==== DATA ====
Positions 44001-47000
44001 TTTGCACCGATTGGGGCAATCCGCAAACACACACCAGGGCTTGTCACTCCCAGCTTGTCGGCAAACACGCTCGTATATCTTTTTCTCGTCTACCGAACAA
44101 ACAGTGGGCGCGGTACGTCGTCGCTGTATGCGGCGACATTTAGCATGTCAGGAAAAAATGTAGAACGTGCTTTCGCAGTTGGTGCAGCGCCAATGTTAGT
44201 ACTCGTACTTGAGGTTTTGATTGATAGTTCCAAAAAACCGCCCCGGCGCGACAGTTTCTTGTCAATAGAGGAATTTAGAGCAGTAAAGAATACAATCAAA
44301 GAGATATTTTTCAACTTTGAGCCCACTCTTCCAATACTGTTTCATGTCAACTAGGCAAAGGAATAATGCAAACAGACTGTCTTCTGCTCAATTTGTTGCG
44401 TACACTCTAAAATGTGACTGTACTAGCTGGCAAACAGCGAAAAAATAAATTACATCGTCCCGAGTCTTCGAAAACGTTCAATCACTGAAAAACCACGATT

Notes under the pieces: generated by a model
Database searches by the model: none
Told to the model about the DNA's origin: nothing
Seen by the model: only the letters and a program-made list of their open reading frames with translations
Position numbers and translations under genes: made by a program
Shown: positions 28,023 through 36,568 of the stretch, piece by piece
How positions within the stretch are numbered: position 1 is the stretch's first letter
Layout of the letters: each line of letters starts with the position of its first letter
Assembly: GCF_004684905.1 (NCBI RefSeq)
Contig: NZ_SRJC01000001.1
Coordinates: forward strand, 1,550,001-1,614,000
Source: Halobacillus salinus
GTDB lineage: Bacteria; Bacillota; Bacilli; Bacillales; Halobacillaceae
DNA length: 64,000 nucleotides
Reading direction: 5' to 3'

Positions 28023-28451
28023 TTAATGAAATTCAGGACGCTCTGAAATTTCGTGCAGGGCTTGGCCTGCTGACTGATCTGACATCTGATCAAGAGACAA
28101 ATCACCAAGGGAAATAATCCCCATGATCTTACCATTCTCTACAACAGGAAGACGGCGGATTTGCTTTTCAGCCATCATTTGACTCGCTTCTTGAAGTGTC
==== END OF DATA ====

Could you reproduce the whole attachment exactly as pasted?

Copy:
Positions 44001-47000
44001 TTTGCACCGATTGGGGCAATCCGCAAACACACACCAGGGCTTGTCACTCCCAGCTTGTCGGCAAACACGCTCGTATATCTTTTTCTCGTCTACCGAACAA
44101 ACAGTGGGCGCGGTACGTCGTCGCTGTATGCGGCGACATTTAGCATGTCAGGAAAAAATGTAGAACGTGCTTTCGCAGTTGGTGCAGCGCCAATGTTAGT
44201 ACTCGTACTTGAGGTTTTGATTGATAGTTCCAAAAAACCGCCCCGGCGCGACAGTTTCTTGTCAATAGAGGAATTTAGAGCAGTAAAGAATACAATCAAA
44301 GAGATATTTTTCAACTTTGAGCCCACTCTTCCAATACTGTTTCATGTCAACTAGGCAAAGGAATAATGCAAACAGACTGTCTTCTGCTCAATTTGTTGCG
44401 TACACTCTAAAATGTGACTGTACTAGCTGGCAAACAGCGAAAAAATAAATTACATCGTCCCGAGTCTTCGAAAACGTTCAATCACTGAAAAACCACGATT

Notes under the pieces: generated by a model
Database searches by the model: none
Told to the model about the DNA's origin: nothing
Seen by the model: only the letters and a program-made list of their open reading frames with translations
Position numbers and translations under genes: made by a program
Shown: positions 28,023 through 36,568 of the stretch, piece by piece
How positions within the stretch are numbered: position 1 is the stretch's first letter
Layout of the letters: each line of letters starts with the position of its first letter
Assembly: GCF_004684905.1 (NCBI RefSeq)
Contig: NZ_SRJC01000001.1
Coordinates: forward strand, 1,550,001-1,614,000
Source: Halobacillus salinus
GTDB lineage: Bacteria; Bacillota; Bacilli; Bacillales; Halobacillaceae
DNA length: 64,000 nucleotides
Reading direction: 5' to 3'

Positions 28023-28451
28023 TTAATGAAATTCAGGACGCTCTGAAATTTCGTGCAGGGCTTGGCCTGCTGACTGATCTGACATCTGATCAAGAGACAA
28101 ATCACCAAGGGAAATAATCCCCATGATCTTACCATTCTCTACAACAGGAAGACGGCGGATTTGCTTTTCAGCCATCATTTGACTCGCTTCTTGAAGTGTC